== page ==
TitleTracing the building of Robert's connections in mathematical problem solving
NameAhluwalia, Anoop (author), Maher, Carolyn A. (chair), Goldin, Gerald A. (internal member), Schorr, Roberta G. (internal member), Uptegrove, Elizabeth B. (outside member), Rutgers University, Graduate School - New Brunswick,
Problem solving in children--Problems, exercises, etc. --Case studies,
DescriptionThis research analyzes how external representations created by a student, Robert, helped him in building mathematical understanding over a sixteen-year period. Robert (also known as Bobby), was an original participant of the Rutgers longitudinal study where students were encouraged to work on problem-solving tasks with minimum intervention (Maher, 2005). The research demonstrates how Robert built robust counting techniques by tracing the evolvement of his problem-solving heuristics, strategies, justifications and external representations. The study also examines how Robert made connections to his earlier problem solving. In addition, the origins of Robert’s ideas related to Pascal’s Triangle and Pascal’s Pyramid are investigated. Fifteen sessions were selected between Robert’s fifth grade (February 26, 1993) and post-graduate interviews (March 27, 2009) yielding more than twenty hours of video data. Powell, Francisco, and Maher (2003) model was used for analysis where by each session was viewed, transcribed and coded for critical events to create a comprehensive narrative. The study reveals that mature combinatorial techniques were a part of Robert’s counting strategies as early as middle school. Robert used binary notation to count two-colored candle arrangements and later to count the number of ways a team could win a World Series; modified exponential formulae to account for combinations for a garage door opener, arrangements for n-colored candles and n-toppings pizzas; discovered the combinations formula, C(n, 2), in his eleventh grade; and connected these solutions to Pascal’s identities. In general, Robert looked for patterns in his solutions; generalized the findings; and identified structural similarities in tasks presented to him as he connected three-position garage door opener to three-colored candles arrangements, pizza with four toppings to towers four high, and directions on Pascal’s Triangle to routes for a taxi on a two-dimensional grid. External representations created by Robert served as communication tools for him and provided insight into his problem solving heuristics and mathematical understanding. The research contributes to the growing body of case studies from Rutgers longitudinal study providing evidence that building of early mathematical ideas is the foundation of more advanced learning (Davis & Maher, 1997).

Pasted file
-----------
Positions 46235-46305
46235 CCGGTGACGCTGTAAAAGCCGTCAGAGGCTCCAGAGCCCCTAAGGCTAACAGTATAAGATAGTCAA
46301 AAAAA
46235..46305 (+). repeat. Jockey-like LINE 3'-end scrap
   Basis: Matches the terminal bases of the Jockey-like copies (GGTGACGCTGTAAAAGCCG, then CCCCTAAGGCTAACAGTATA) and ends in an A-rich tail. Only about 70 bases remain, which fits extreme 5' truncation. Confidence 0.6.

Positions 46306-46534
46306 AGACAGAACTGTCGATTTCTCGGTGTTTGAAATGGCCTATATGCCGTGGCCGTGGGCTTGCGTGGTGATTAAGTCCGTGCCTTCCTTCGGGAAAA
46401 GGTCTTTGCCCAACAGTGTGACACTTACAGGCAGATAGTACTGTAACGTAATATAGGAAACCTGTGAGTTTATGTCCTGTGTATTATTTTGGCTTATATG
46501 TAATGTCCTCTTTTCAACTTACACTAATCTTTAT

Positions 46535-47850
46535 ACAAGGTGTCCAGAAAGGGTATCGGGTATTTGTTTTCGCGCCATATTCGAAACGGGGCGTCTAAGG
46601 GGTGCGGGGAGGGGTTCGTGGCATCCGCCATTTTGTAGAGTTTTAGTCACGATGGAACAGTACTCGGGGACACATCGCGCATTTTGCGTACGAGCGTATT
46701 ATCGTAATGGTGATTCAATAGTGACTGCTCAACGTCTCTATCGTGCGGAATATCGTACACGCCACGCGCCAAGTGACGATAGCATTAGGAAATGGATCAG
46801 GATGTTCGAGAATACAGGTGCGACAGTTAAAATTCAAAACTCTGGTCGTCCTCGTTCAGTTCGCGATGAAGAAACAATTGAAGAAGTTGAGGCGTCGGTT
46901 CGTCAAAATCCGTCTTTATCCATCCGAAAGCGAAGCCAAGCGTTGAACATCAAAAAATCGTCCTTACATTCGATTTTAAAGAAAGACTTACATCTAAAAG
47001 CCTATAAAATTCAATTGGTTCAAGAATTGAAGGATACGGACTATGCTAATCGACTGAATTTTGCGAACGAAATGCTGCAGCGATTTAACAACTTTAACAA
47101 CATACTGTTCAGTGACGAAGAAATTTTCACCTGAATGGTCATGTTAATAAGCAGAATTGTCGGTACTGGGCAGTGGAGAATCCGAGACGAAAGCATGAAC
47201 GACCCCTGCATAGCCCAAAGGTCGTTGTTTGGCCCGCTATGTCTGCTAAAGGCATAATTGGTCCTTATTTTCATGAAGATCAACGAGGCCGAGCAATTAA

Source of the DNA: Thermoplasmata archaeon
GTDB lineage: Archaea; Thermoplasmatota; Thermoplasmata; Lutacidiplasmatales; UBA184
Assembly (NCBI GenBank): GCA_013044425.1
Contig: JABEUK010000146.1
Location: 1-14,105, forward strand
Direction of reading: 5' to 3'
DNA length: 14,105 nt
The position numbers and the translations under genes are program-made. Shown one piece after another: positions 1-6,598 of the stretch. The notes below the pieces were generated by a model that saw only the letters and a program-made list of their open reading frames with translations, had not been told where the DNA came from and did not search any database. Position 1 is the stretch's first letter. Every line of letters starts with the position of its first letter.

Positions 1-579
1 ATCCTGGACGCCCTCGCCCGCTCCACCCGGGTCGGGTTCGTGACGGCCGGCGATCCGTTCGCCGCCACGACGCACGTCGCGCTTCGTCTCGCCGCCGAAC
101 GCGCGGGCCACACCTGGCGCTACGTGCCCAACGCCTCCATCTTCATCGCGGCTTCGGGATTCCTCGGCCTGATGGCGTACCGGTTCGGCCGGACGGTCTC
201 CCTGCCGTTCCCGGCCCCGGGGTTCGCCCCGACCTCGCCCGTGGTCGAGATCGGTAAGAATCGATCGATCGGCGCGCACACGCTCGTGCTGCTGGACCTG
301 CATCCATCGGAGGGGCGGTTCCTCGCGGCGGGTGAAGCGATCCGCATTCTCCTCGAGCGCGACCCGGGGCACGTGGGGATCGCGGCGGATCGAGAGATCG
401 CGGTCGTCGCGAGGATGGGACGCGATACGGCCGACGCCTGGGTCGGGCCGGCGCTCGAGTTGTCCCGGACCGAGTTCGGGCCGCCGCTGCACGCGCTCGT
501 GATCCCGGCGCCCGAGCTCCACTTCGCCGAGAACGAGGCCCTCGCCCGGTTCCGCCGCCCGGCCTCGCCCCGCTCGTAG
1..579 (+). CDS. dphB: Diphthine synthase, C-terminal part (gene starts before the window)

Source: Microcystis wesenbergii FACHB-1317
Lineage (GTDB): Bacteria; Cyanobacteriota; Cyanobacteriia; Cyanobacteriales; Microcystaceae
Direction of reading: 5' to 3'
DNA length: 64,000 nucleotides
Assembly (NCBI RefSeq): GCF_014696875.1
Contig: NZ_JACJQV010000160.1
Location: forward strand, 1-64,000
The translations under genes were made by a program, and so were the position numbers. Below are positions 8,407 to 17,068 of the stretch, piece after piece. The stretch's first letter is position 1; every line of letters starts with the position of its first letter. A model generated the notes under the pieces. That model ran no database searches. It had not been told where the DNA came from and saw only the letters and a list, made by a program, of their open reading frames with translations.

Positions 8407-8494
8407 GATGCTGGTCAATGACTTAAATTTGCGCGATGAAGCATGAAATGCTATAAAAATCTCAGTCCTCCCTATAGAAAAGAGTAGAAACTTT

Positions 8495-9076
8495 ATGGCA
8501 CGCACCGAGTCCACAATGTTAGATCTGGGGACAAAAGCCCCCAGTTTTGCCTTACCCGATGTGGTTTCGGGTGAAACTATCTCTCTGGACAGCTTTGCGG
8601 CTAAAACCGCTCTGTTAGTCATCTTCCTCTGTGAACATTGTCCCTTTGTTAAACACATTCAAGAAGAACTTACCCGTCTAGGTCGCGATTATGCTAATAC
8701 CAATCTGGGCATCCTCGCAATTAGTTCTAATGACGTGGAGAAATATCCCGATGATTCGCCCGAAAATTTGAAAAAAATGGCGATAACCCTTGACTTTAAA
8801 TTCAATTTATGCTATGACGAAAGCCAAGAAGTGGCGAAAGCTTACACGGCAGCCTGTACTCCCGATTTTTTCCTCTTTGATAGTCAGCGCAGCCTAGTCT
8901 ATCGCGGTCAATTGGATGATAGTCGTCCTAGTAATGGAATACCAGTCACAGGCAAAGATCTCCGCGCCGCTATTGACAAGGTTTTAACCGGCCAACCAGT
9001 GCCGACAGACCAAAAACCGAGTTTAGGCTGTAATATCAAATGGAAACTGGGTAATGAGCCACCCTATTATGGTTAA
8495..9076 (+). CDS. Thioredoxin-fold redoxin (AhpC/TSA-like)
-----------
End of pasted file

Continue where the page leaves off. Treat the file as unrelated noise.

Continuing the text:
NoteIncludes bibliographical references
Noteby Anoop Ahluwalia
CollectionGraduate School - New Brunswick Electronic Theses and Dissertations
Organization NameRutgers, The State University of New Jersey
RightsThe author owns the copyright to this work.